Questions on Grak 2

I got this message today. It’s not often that I get a chance to discuss these topics so thoroughly, so I thought it was worth posting here.


Hey I’m Scott, I’m currently writing a report about Things Grak Hates and I’m diving into how philosophical ideas like Nietzsche’s will to power and Freud’s Id and Ego play a role in your book. I was just wondering if you had any one particular philosopher or sociological idea in mind when you wrote the book so I can analyze them for my class. Thank you!


Hi Scott,

For me to say that I had any one thinker or their ideas in mind when I wrote Things Grak Hates would be inaccurate. I usually prefer to write in a more abstract manner, drawing on many sources and ideas. Standing on the shoulders of giants, as it were.

That being said, Nietzsche and Freud have had such an impact on society that most modern writers who touch on the psyche reflect their work in some fashion, and I am clearly no exception. Much as any originality that I possess is merely drawn from the originality of previous writers, my observations on psyche are merely drawn from previous thinkers.

Nietzsche’s influence is clear enough. I agree with his understanding of the basis of human psyche in most respects, though I disagree with his nihilistic conclusions. As such, I laid out a bleak foundation with an open ending that carries a modicum of hope and only hints at darker things to come. However, I also attempted to show how not every character in my story was egocentric, which demonstrates where I deviate from the will to power as a basis for human psyche.

Freud’s structural model fills out more of my view, demonstrated through the conflicting impulses in Grak’s mind as well as in his tribe. This footprint is also visible in the story’s chronology, revealing not only a conflict, but also a sort of emergence from a tribal (or unconscious) setting toward a more complex (or conscious) world.

C. S. Lewis played a large role in the novel’s portrayal of the dissemination of ideas and humanity’s false sense of control (yet simultaneously and paradoxically true). I attempted to shape Things Grak Hates in the tradition of Pandora’s Box, showing that Grak has set certain events into motion and all who come after are subject to what he has done. A good quote of Lewis’ along these lines is,

“For the power of Man to make himself what he pleases means, as we have seen, the power of some men to make other men what they please …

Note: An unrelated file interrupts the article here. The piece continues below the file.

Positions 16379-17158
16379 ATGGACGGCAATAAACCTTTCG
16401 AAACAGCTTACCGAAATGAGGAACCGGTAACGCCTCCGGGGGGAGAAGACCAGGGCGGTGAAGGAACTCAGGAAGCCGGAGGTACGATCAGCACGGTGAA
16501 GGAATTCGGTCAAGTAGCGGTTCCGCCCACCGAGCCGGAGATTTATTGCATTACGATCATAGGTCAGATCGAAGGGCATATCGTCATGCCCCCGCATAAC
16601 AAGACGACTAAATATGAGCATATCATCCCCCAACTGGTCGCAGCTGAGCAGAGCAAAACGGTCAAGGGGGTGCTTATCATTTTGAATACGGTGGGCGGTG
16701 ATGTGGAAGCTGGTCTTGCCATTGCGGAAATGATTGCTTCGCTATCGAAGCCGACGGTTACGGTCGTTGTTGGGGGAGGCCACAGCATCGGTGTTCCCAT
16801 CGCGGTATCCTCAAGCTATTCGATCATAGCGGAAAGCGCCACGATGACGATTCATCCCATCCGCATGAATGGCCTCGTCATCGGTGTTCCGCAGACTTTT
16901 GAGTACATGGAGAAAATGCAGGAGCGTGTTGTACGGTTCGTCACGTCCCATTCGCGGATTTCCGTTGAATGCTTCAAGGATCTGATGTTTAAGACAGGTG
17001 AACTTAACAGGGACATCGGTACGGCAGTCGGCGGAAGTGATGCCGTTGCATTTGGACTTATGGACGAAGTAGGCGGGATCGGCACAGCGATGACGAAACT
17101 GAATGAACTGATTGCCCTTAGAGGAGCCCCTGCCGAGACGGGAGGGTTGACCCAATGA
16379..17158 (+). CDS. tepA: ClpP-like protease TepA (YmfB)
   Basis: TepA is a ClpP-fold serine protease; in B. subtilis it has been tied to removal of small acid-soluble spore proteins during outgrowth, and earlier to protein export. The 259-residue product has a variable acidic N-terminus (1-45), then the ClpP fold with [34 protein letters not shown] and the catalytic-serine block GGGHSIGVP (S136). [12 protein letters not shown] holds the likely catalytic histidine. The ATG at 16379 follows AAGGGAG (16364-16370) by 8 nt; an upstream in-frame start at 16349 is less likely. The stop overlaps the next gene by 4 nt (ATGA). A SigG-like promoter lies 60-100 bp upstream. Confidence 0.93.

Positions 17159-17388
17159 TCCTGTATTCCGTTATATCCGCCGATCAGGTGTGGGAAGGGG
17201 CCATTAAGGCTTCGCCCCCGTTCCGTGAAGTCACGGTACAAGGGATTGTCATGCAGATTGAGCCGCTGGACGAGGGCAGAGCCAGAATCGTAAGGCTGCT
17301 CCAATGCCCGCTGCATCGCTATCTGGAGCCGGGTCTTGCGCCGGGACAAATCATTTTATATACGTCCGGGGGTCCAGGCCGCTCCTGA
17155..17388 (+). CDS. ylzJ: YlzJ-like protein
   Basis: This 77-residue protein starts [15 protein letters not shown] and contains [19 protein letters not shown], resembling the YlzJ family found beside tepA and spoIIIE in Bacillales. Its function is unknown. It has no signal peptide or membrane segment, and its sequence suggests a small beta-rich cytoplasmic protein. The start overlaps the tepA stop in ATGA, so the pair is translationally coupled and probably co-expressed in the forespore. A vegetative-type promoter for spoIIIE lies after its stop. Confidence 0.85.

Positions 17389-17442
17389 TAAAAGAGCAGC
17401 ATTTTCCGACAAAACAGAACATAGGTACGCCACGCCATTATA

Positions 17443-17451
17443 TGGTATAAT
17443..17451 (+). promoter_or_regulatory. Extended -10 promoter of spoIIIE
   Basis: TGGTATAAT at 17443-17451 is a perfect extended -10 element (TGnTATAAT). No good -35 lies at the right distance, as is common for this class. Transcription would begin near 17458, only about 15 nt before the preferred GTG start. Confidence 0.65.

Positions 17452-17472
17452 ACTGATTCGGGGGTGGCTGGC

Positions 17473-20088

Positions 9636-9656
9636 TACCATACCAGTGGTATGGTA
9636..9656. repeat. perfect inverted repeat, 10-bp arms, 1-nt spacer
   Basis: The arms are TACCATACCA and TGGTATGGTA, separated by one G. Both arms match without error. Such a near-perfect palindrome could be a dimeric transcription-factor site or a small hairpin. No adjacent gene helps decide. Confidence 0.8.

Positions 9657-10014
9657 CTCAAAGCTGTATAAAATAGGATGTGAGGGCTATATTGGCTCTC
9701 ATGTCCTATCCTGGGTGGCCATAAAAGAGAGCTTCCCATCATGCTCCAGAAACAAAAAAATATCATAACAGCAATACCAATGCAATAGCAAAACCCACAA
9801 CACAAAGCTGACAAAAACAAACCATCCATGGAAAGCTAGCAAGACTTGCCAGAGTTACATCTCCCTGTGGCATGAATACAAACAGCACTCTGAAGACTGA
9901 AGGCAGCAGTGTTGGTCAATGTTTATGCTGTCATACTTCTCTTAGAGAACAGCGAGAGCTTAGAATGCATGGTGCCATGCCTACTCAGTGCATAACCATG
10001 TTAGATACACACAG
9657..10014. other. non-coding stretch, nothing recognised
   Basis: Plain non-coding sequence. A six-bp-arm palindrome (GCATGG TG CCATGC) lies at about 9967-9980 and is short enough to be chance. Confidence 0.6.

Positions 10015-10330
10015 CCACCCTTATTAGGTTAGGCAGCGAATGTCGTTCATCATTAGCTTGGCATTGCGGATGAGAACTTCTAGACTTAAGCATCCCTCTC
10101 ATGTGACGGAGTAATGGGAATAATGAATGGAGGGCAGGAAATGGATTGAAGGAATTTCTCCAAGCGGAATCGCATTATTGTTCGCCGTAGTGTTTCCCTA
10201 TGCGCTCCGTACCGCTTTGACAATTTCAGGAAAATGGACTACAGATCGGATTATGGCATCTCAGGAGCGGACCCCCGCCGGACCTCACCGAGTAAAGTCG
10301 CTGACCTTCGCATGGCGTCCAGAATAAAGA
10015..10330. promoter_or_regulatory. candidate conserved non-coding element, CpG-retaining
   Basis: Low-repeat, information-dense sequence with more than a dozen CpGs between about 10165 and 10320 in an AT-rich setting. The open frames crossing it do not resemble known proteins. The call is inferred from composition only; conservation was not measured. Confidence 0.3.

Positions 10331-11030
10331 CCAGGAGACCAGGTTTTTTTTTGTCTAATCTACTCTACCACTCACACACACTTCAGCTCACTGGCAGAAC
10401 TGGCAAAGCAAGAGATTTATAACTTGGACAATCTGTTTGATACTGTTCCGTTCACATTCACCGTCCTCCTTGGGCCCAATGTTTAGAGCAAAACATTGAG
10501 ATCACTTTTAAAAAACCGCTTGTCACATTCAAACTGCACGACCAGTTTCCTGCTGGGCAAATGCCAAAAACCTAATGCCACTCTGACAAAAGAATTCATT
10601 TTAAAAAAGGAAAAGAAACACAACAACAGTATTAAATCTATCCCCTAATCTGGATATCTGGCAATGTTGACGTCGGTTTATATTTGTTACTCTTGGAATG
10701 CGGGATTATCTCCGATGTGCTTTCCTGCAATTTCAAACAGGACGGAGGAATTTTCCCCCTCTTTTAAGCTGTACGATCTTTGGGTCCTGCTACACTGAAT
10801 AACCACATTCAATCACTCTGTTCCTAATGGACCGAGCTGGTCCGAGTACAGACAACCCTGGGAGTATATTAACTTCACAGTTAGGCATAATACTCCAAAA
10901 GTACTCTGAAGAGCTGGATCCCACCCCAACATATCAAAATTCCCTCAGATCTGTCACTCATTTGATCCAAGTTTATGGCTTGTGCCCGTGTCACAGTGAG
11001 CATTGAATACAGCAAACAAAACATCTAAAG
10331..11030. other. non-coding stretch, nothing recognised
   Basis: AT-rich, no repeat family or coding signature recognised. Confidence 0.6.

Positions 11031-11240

At the moment, then, of Man’s victory over Nature, we find the whole human race subjected to some individual men, and those individuals subjected to that in themselves which is purely ‘natural’ – to their irrational impulses.”

As it happens, when we view history through this lens, Newton’s point about shoulders and giants suggests that we would also be confined or at least hindered by that view.

Most recently and perhaps most hopefully, Viktor Frankl has played a large role in my thinking as it pertains to Things Grak Hates. Here are some fantastic quotes of his that were reflected in my novel.

“When we are no longer able to change a situation, we are challenged to change ourselves.”

“Everything can be taken from a man but one thing: the last of the human freedoms—to choose one’s attitude in any given set of circumstances, to choose one’s own way.”

“Ultimately, man should not ask what the meaning of his life is, but rather must recognize that it is he who is asked. In a word, each man is questioned by life; and he can only answer to life by answering for his own life; to life he can only respond by being responsible.”

“Between stimulus and response there is a space. In that space is our power to choose our response. In our response lies our growth and our freedom.”

“For the first time in my life I saw the truth as it is set into song by so many poets, proclaimed as the final wisdom by so many thinkers. The truth – that Love is the ultimate and highest goal to which man can aspire. Then I grasped the meaning of the greatest secret that human poetry and human thought and belief have to impart: The salvation of man is through love and in love.”

While I’ll admit that my story was bleak, woven throughout is a thread of hope. At times, that thread whispers through words bluntly spoken. Other times it speaks calmly through a speck of dialogue here or an overlooked action there. Sometimes that thread shouts through the vacuum of evil portrayed.

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